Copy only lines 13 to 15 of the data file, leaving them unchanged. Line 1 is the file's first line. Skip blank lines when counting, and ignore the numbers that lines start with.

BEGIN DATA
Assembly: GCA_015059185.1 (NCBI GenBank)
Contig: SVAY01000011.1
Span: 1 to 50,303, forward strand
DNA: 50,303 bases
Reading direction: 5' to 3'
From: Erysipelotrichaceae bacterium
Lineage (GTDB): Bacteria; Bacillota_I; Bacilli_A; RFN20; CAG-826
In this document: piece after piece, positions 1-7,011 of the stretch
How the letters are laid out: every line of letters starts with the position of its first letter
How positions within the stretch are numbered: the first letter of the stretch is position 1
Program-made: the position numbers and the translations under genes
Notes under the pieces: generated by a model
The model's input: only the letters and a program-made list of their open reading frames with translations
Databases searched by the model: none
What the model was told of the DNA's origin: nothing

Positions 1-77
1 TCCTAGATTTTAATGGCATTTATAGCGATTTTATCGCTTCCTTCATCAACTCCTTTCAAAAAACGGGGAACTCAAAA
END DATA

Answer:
The model's input: only the letters and a program-made list of their open reading frames with translations
Databases searched by the model: none
What the model was told of the DNA's origin: nothing